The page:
Reserve Bank again holds OCR at 1.75%

Adrian Orr
Adrian Orr
The Reserve Bank yesterday kept the interest-driving official cash rate at its record 1.75% low, as expected, but pushed out the next likely rate change into 2021.

The OCR has been at 1.75% since November 2016.

Reserve Bank governor Adrian Orr said he expected to hold the OCR where it is through 2019 and 2020.

''We will keep the OCR at an expansionary level for a considerable period to contribute to maximising sustainable employment and maintaining low and stable inflation,'' Mr Orr said.

Westpac chief economist Dominick Stephens said the announcement was very much in line with expectations, but some details were less dovish than might have been expected.

''Overall, the Reserve Bank has stuck to its view that inflation pressures in New Zealand are slowly building,'' he said

The Reserve Bank's negative concerns were centred around the global economy and were couched as risks, Mr Stephens said.

''In contrast, the Reserve Bank remains upbeat on domestic conditions, with growth expected to be supported by low interest rates, government spending and investment, and growth in employment,'' he said.

ASB chief economist Nick Tuffley said the Reserve Bank OCR forecasts were pushed out six months, implying a move in the first half of 2021.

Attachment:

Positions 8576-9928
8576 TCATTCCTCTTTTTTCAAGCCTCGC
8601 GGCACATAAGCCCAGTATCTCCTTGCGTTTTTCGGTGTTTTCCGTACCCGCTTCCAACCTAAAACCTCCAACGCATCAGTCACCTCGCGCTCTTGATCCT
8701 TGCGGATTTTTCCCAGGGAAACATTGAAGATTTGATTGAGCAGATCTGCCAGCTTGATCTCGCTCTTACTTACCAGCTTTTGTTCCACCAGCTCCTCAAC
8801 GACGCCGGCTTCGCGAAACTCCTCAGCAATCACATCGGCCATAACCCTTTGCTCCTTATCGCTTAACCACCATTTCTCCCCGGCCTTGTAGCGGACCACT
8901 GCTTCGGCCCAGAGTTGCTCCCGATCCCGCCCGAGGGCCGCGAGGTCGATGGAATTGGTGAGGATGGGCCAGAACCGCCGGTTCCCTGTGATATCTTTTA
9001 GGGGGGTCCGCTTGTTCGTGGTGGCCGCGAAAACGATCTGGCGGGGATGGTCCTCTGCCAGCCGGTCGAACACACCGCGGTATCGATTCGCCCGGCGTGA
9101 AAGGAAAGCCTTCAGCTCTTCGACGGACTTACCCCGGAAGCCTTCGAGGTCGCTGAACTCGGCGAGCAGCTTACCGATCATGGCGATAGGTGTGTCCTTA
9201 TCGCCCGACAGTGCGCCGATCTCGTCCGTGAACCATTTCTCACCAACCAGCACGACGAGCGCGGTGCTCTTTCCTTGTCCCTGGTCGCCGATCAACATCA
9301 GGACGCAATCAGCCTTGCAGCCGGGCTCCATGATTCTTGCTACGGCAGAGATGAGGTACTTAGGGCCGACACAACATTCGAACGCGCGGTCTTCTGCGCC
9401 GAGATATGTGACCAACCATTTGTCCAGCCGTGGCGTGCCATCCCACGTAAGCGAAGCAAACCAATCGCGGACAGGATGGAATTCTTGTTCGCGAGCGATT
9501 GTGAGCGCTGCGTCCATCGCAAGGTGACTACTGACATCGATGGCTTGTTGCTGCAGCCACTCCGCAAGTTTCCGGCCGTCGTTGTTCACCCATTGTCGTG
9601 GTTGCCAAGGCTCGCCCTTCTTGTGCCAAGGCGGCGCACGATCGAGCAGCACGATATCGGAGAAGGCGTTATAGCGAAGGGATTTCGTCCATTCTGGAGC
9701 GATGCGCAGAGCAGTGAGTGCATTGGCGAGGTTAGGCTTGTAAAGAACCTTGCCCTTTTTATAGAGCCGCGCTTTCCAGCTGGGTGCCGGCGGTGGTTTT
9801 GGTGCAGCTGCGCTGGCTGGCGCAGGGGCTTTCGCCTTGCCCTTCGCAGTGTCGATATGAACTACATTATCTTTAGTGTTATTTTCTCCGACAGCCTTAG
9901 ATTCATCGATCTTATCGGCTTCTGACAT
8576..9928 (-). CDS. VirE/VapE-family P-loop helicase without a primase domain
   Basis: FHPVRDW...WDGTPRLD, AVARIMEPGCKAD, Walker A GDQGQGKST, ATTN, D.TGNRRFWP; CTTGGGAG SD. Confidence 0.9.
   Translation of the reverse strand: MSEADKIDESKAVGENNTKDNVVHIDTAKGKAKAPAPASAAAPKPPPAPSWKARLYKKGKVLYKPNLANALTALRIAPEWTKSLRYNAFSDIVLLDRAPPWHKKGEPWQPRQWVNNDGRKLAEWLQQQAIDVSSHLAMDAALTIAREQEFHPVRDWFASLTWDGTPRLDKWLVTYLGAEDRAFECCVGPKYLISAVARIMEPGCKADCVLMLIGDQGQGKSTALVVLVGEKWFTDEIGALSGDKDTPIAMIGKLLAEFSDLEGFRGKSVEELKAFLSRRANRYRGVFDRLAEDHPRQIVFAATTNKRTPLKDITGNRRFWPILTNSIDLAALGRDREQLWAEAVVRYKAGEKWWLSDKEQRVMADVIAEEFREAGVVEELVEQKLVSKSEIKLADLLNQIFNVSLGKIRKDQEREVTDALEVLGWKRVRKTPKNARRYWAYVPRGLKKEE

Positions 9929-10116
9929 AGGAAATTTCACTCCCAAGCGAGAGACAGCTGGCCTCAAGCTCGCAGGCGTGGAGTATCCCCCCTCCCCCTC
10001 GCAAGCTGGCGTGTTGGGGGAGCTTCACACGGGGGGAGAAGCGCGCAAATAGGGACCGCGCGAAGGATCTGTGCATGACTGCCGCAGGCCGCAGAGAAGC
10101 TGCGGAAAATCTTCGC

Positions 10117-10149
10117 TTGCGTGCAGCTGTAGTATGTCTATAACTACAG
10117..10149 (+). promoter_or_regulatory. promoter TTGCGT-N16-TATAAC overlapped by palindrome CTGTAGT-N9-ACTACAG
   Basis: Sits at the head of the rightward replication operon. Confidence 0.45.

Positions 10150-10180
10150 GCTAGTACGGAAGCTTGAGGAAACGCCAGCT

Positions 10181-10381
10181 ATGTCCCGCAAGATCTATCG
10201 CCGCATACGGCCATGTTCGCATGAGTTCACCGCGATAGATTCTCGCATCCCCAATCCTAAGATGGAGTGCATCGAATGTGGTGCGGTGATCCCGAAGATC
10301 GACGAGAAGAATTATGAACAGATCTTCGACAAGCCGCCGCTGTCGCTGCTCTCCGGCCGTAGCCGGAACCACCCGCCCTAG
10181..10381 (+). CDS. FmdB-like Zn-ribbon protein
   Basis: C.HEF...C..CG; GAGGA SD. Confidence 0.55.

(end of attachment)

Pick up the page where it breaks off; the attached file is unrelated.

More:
''As expected, global risks were seen to have intensified,'' Mr Tuffley said.

ASB picked the OCR would be on hold until February 2021.

Mr Orr said trading-partner growth was expected to moderate further through this year and global commodity prices had already softened, ''reducing the tailwind that New Zealand economic activity has benefited from''.

''The risk of a sharper downturn in trading-partner growth has also heightened over recent months,'' BusinessDesk reported.

Despite that, Mr Orr said he expected low interest rates and government spending would support a pick-up in New Zealand's GDP growth during 2019.

''Low interest rates, and continued employment growth, should support household spending and business investment. Government spending on infrastructure and housing also supports domestic demand,'' Mr Orr said

''As capacity pressures build, consumer price inflation is expected to rise to around the mid-point of our target range at 2%,'' he said.

simon.hartley@odt.co.nz

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